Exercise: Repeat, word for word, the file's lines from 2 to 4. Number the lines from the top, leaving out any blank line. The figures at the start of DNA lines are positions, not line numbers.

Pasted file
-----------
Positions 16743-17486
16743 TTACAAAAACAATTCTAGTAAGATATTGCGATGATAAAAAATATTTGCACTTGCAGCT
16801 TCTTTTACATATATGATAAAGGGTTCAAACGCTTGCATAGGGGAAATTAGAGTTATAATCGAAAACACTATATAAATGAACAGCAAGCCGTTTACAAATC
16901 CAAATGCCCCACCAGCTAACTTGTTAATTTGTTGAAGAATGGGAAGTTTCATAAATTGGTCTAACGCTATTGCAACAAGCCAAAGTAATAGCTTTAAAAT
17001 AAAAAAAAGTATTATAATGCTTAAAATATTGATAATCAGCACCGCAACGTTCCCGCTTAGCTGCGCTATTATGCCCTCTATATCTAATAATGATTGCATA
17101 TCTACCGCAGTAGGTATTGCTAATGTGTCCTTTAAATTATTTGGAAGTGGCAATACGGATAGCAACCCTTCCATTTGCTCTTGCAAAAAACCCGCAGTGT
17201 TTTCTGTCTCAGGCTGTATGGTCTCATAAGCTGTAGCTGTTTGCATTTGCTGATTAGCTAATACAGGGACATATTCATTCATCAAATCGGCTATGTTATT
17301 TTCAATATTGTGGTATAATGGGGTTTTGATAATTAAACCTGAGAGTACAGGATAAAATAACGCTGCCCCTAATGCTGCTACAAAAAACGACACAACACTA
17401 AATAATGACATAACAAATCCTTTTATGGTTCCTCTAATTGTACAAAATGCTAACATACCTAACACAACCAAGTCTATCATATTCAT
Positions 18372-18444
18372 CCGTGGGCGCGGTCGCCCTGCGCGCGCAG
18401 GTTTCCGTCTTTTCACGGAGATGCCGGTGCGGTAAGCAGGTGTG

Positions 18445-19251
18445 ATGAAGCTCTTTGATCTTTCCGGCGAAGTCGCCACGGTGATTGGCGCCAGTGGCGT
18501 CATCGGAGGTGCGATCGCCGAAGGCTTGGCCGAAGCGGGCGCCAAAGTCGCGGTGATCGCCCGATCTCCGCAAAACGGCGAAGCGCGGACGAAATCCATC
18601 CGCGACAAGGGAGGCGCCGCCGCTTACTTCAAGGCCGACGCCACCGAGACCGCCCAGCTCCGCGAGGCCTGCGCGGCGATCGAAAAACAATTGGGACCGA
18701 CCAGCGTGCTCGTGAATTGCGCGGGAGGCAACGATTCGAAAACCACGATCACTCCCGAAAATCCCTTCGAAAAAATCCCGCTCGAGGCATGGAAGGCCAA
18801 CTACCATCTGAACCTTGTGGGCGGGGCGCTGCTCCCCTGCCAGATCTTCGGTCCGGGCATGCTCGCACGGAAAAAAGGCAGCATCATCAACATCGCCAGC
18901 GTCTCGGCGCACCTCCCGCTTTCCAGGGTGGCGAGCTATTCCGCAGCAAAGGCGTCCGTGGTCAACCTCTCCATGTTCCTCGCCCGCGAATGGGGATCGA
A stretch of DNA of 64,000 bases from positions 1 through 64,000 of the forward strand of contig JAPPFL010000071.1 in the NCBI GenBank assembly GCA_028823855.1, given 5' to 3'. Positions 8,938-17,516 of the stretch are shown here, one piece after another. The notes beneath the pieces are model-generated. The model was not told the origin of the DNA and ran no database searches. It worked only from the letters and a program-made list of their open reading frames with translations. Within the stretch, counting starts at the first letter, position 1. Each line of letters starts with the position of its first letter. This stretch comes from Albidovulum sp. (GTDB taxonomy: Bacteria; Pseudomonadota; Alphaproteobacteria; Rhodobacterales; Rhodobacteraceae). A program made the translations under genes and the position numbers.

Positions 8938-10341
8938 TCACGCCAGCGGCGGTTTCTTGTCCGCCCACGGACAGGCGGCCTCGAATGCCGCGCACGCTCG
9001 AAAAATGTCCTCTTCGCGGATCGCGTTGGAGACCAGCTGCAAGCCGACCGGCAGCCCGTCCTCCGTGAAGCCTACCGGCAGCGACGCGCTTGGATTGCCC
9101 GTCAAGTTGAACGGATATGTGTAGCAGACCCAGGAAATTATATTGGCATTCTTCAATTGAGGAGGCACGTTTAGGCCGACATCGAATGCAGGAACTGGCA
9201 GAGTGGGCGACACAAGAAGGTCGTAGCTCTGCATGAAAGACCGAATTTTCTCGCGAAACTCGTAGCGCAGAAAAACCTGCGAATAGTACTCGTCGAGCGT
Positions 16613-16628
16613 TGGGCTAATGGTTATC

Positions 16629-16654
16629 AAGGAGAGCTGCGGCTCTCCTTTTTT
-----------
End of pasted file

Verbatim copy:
16743 TTACAAAAACAATTCTAGTAAGATATTGCGATGATAAAAAATATTTGCACTTGCAGCT
16801 TCTTTTACATATATGATAAAGGGTTCAAACGCTTGCATAGGGGAAATTAGAGTTATAATCGAAAACACTATATAAATGAACAGCAAGCCGTTTACAAATC
16901 CAAATGCCCCACCAGCTAACTTGTTAATTTGTTGAAGAATGGGAAGTTTCATAAATTGGTCTAACGCTATTGCAACAAGCCAAAGTAATAGCTTTAAAAT